Hydro Resources Inc., a subsidiary of Uranium Resources Inc. of Dallas, wants to begin a new mining effort in Crownpoint and nearby Church Rock using a process called in situ leach mining. In the process, a mixture of water, dissolved oxygen and sodium bicarbonate is pumped deep into underground uranium beds. The mixture dissolves uranium, and when the liquid is pumped back to the surface, the uranium can be removed, dried and processed.

    The water for the leaching would come from the Westwater Canyon Aquifer under Crownpoint, the sole source of drinking water for Crownpoint and its surrounding area.

    Hydro Resources plans to provide uranium for the nuclear power industry, create jobs and leave the aquifer safe for drinking.
    Won't Get Fooled Again
    But the Navajo aren't buying it this time. Mitchell Capitan, a former mining technician and president of the Crownpoint chapter of the Eastern Navajo Agency, the Navajo equivalent of a mayor, founded Endaum, Eastern Navajo Diné Against Uranium Mining.
    The unemployment rate in the area is almost 70 percent, but there is little sentiment that mining jobs are worth the risk. Endaum has the support of all 31 chapters in the Eastern Navajo Agency Council, as well as the new president of the Navajo Nation, Joe Shirley Jr....."This uranium impacts on our water, our air and our cultural identity," Captain said. "We've already had enough uranium."
    It's nice to see that sometimes job blackmail doesn't work.

    Frontline McWane Series to be Repeated

    My faithful Philadelphia correspondants have informed me that many public television stations will be repeating the Frontline series on McWane Industries Thursday night. McWane, you will recall, was the subject of the Frontline presentation and a three part NY Times story describing a shockingly high death and injury rate at their plants. Check your local listing for times.

    Monday, May 12, 2003

    Deep 'Deception'

    Placerville author puts human face on deadly effects of asbestos exposure

    This is an article about Michael Bowker, author of Fatal Deception:How Big Business is Still Killing Us with Asbestos, a story of how the W.R. Grace Company knowingly exposed its workers to asbestos.
    Libby, set in a valley along the Kootenai River in northwest Montana, is a town of about 12,000 people that for years was deeply tied to the W.R. Grace mine, where miners unearthed tremolite asbestos as they extracted vermiculite, a mineral used in insulation and other products.

    But then people started getting sick. And not just the miners. Some of their wives, too, developed lung illnesses, exposed only to the miners and the clothing they came home in every day. So did children, many of whom played on baseball fields contaminated by tremolite.

    In 1999, nine years after W.R. Grace closed the mine, the Environmental Protection Agency sent experts to study the problem. What they found astonished them.

    A town was slowly dying.

    Bush-Rumsfeld Hit the Jackpot

    Not finding WMDs doesn’t mean there are none. “We haven’t found Saddam Hussein yet,” says a senior Bush administration official. “Does that mean he didn’t exist?
    This article about the US failure to secure potential nuclear and biological weapons sites in Iraq has everything. It’s a terrorism, foreign policy, environmental, human and worker catastrophe all wrapped up in one neat package.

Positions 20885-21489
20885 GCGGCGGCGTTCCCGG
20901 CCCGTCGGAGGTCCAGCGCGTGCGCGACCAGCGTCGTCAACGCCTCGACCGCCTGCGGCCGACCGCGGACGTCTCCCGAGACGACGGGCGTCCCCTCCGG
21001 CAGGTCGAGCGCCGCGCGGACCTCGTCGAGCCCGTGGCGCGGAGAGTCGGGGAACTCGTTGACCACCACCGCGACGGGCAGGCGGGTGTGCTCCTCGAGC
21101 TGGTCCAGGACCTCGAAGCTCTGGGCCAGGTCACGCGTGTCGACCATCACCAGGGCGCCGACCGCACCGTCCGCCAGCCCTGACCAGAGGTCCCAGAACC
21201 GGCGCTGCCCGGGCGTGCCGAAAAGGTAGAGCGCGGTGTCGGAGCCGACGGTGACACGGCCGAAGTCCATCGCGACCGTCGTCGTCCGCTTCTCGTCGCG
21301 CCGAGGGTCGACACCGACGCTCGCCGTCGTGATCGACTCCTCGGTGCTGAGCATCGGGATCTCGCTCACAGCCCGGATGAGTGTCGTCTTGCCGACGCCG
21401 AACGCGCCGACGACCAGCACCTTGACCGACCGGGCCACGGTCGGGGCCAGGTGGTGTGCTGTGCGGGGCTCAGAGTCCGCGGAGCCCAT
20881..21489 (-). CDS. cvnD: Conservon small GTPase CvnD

“I saw empty uranium-oxide barrels lying around, and children playing with them,” says Fadil Mohsen Abed, head of the medical-isotopes department. Stainless-steel uranium canisters had been stolen. Some were later found in local markets and in villagers’ homes. “We saw people using them for milking cows and carrying drinking water,” says Ibrahim. The looted materials could not make a nuclear bomb, but IAEA officials worry that terrorists could build plenty of dirty bombs with some of the isotopes that may have gone missing.(Article Source: Tapped)
    U.S. to World: “Nevermind”

    The Washington Post carried an article yesterday stating that we’ve given up on trying to find weapons of mass destruction in Iraq. The disturbing thing is that while focusing on what seems to be a wild goose chase searching for weapons of MASS destruction, we’ve let the “dirty bomb” horse leave the barn without even trying to close the door. Well, I feel a lot safer now.

    I swear to God, I’m starting to believe we really don’t know what we’re doing out there….

    OK. All Together Now: Let’s Trash Unions!

    My good buddy Eric Alterman, upon whom I showered praise Friday morning (and whom I’ve never met, but he did nicely reference my Workers Memorial Day post in his WebLog, Altercation) took a rare wrong turn Friday afernoon trashing the NY city unions as "irresponsible" for not sacrificing more to ease the city’s fiscal crisis. He cites this article by Steven Greenhouse in the New York Times.

    Greenhouse’s article starts out:
    Shoppers will soon pay more in sales taxes, and smokers more in cigarette taxes. Property owners are already paying more in real estate taxes, and upper-income New Yorkers are staring at a surcharge on their income taxes. Subway and bus fares are up. So are rents.

    The only ones who seem immune from the pain of the city's and state's budget deals are New York's powerful labor unions.
    Immune? Hello? Who, exactly are “the city’s powerful labor unions?” The unions are institutions that represent their members. The members, who work for the city, are also citizens of the city; the same shoppers, smokers, property owners (or renters), subway and bus riders (more than upper-income New Yorkers) who are already making the sacrifices that Greenhouse – and Alterman – are accusing them of somehow being immune from. (This point is briefly made in Greenhouse’s article by teacher’s union president Randi Weingarten, but it’s buried at the end of the article.) Then, on top of that, they are expected to be "responsible" and sacrifice their health care benefits?